Sotheby’s Simon Shaw captures the mood with this take on the reaction to Trump’s surprise presidential win and how it might affect auction sales this week:
“Some people are very happy with this result and will feel richer and more inclined to buy art, and some people will feel destabilized by the unknown and still more inclined to buy art,” said Simon Shaw, Sotheby’s worldwide co-head of Impressionist and Modern art. “There’s a lot of demand out there.”
Trump’s victory has jolted the market for US Treasuries. Those instruments are used as a vehicle to park cash. Facing the prospect of a 30-year bull market in bonds coming to an end, wealthy buyers may prefer to store their ‘value’ in art—at least in the short term until that market finds its appropriate level.
Here’s the rest of Robin Pogrebin’s tour of the waterfront:
In the days before the sales, collectors, art advisers and auction specialists were pointing to encouraging signs, citing the postelection stock market highs, the post-“Brexit” London sales in June and Sotheby’s London auction of David Bowie’s art collection last week, which had a sell-through rate of 100 percent and set new top prices for 59 artists. […]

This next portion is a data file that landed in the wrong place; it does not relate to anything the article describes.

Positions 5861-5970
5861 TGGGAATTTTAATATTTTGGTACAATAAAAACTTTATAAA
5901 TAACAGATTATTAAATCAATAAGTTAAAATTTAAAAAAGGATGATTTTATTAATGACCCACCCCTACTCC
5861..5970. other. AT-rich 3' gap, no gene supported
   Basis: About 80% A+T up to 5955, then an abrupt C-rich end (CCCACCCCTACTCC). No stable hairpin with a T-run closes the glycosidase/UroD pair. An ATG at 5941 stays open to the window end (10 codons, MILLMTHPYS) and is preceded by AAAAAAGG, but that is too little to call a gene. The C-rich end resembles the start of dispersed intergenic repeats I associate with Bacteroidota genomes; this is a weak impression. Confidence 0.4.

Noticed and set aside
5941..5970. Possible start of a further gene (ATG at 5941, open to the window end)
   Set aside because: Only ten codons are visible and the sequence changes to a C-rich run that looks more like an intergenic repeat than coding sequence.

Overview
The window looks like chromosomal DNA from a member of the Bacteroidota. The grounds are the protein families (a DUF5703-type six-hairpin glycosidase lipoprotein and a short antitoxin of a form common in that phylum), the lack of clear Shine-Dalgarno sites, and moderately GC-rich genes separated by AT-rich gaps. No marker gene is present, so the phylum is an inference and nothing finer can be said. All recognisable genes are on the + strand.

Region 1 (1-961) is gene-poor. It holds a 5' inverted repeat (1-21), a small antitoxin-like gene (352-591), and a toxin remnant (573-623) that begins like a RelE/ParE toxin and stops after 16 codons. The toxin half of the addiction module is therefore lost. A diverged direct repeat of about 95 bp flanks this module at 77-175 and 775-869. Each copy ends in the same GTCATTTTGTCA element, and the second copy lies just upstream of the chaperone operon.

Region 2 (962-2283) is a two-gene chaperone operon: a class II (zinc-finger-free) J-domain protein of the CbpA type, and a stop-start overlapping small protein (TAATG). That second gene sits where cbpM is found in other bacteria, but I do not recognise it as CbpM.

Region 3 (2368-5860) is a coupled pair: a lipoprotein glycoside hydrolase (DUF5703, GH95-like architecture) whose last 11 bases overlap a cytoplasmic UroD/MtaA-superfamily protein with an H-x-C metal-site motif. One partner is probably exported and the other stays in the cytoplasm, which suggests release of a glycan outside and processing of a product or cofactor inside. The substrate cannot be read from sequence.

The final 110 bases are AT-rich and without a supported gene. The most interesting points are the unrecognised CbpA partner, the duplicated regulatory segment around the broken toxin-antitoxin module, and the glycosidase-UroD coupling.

Yet history suggests that single events rarely affect sales, art experts say. “The market has been pretty impervious to just about every event with the exception of the global meltdown of 2008,” said Robert Manley, who recently became Phillips’s new co-head of 20th century & contemporary art after 16 years at Christie’s.
Donald B. Marron, a financier and longtime collector, said he expected the auctions to be largely business as usual. “Clearly this is a surprise and in one sense makes everybody cautious until they see how everything works,” Mr. Marron said. “On the other hand, if you want to judge by the markets, less regulation is seen as positive. My guess is, it will be like most auction seasons: good pictures will do well.”
The Art Market’s Reaction to Trump? Sales This Week Offer First Test (The New York Times)